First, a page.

The Glover review (1) – worth the wait

The much-awaited Glover review into protected landscapes was published on Saturday morning and is a serious, imaginative and important document.

The review is well worth a thorough read, and several re-reads (that’s what I have already done) but can be summarised in part by these two paragraphs from its summary;

Our country is changing fast. It is becoming more diverse. More urban. Much busier. New forms of farming, carbon emissions, the sprawl of housing, new technology and social shifts have changed the relationship between people and the countryside, and left nature and our climate in crisis.

The way we protect and improve our landscapes needs to change radically to respond to this. If their natural beauty is to be in a better condition 70 years from today, even better to look at, far more biodiverse, and alive with people from all backgrounds and parts of the country, they cannot carry on as they do now.

This is a review of the network (although they don’t act as a network) of 10 National Parks and 34 Areas of Outstanding Natural Beauty in England which was brought into being in 1949. The UK came late to the idea of National Parks compared with other nations, and our National Parks are nothing like those in most countries – they have far less clout, largely because public ownership of land in UK National Parks is tiny. Let’s acknowledge that they are also a diverse bunch of places from the Broads NP to the Isles of Scilly AONB and from the Isle of Wight AONB to the Northumberland NP.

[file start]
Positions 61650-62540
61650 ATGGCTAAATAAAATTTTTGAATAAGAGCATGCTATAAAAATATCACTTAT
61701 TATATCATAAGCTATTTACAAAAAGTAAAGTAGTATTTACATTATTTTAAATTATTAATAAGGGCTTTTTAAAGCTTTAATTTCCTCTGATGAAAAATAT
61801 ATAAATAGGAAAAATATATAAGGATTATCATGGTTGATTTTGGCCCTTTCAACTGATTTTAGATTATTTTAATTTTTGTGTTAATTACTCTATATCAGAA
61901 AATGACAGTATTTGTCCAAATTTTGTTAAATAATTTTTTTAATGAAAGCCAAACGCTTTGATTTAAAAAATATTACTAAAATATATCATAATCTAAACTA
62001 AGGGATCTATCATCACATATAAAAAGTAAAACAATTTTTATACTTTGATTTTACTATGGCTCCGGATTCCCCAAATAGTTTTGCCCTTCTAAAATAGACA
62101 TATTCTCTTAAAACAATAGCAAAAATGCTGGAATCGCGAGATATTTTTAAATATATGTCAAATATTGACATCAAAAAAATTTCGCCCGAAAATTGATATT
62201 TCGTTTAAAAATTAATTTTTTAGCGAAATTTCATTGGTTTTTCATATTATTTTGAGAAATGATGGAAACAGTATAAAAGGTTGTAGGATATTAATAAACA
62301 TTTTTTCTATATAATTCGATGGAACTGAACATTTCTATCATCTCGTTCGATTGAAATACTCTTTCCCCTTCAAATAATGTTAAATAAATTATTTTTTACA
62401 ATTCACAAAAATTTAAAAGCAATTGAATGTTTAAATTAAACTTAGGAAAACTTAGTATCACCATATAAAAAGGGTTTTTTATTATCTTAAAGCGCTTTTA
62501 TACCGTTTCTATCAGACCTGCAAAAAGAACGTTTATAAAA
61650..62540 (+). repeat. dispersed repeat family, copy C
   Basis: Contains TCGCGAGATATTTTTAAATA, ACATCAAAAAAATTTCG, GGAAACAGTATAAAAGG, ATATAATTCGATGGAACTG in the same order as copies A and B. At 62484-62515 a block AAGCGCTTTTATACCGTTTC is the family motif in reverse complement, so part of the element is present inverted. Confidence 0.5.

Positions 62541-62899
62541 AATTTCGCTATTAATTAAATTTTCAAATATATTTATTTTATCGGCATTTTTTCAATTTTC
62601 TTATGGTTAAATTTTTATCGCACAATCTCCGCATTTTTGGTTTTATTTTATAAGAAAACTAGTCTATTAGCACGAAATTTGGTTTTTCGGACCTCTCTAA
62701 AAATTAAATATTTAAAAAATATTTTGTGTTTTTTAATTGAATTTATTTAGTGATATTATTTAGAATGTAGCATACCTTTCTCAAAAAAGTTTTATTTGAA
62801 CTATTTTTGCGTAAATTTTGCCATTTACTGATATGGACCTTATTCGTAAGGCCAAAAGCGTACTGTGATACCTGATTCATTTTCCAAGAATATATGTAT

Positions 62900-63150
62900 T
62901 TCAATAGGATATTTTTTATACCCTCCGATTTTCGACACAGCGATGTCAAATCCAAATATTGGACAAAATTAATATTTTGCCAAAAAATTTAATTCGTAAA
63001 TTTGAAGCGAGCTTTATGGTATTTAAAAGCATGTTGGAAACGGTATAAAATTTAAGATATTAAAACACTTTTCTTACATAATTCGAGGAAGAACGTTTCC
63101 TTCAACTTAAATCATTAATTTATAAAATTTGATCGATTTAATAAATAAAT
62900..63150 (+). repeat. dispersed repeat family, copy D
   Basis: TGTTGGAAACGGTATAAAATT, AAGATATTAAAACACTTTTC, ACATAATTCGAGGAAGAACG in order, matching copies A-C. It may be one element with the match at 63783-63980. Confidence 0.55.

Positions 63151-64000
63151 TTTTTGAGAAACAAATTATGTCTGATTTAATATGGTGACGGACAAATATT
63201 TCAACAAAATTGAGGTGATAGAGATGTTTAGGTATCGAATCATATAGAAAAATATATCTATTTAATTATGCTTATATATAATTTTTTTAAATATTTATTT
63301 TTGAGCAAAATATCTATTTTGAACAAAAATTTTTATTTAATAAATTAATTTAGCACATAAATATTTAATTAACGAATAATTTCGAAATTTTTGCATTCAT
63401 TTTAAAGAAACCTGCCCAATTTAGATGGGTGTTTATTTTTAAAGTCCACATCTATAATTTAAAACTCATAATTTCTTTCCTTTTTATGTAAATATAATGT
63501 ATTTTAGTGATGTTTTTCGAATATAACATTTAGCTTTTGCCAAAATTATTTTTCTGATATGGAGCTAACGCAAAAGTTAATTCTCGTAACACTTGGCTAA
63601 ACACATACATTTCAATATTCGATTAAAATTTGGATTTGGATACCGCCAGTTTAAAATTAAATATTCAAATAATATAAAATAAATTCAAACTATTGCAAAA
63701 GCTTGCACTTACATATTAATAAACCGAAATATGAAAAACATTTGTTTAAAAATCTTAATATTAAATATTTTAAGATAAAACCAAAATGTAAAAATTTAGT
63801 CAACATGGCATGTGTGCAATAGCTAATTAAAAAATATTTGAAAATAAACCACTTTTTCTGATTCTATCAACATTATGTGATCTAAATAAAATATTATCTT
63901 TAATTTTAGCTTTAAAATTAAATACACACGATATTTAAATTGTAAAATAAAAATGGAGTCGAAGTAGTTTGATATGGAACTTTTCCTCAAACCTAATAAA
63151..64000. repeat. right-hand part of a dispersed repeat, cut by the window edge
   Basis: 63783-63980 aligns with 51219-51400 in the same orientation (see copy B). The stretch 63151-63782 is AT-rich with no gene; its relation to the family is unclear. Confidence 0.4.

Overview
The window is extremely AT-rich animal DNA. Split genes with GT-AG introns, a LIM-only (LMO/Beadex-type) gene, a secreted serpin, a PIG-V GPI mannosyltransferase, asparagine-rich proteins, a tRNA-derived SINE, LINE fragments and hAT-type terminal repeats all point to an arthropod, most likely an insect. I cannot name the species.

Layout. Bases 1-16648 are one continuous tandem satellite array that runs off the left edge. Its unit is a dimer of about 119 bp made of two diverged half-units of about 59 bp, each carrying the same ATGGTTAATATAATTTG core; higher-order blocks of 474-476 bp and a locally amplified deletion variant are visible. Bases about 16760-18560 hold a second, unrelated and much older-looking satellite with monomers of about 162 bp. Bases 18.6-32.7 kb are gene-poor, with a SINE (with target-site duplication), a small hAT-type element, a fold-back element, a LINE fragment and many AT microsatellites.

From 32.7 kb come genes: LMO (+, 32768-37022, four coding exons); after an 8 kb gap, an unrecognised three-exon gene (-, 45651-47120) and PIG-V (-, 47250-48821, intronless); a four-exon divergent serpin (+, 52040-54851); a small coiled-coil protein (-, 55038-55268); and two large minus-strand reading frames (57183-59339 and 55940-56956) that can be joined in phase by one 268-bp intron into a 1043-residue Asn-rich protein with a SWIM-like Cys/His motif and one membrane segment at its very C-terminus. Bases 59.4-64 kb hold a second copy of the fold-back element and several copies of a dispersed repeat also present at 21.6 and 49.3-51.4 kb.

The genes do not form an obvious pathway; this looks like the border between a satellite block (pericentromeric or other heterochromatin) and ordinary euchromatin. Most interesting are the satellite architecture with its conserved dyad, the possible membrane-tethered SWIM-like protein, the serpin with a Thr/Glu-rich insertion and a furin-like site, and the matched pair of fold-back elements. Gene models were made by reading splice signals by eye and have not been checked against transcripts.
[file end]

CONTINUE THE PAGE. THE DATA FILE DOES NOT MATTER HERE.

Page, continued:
To propose anything for the future of such a disparate range of locations would be a bit like suggesting the perfect way of life for 44 of your best friends and most-loved relatives – it’s difficult to capture the things that hit the spot.

Added to which, these are mostly farmed areas, with forestry, recreational shooting and nature conservation thrown in as other major land uses. What will farming look like after Brexit? It all depends… And it will ‘depend’ for quite a few more years unless, by some miracle, we decide to remain in the EU and then we will know more firmly where we are than under either a no-Deal Brexit or a some-sort-of-as-yet-undefined-Deal Brexit. Understandably this review doesn’t get into that area: unforunately it is an area that is crucial (not their fault).

Here are the 27 proposals from the report:

Proposal 1: National landscapes should have a renewed mission to recover and enhance nature, and be supported and held to account for delivery by a new National Landscapes Service

Proposal 2: The state of nature and natural capital in our national landscapes should be regularly and robustly assessed, informing the priorities for action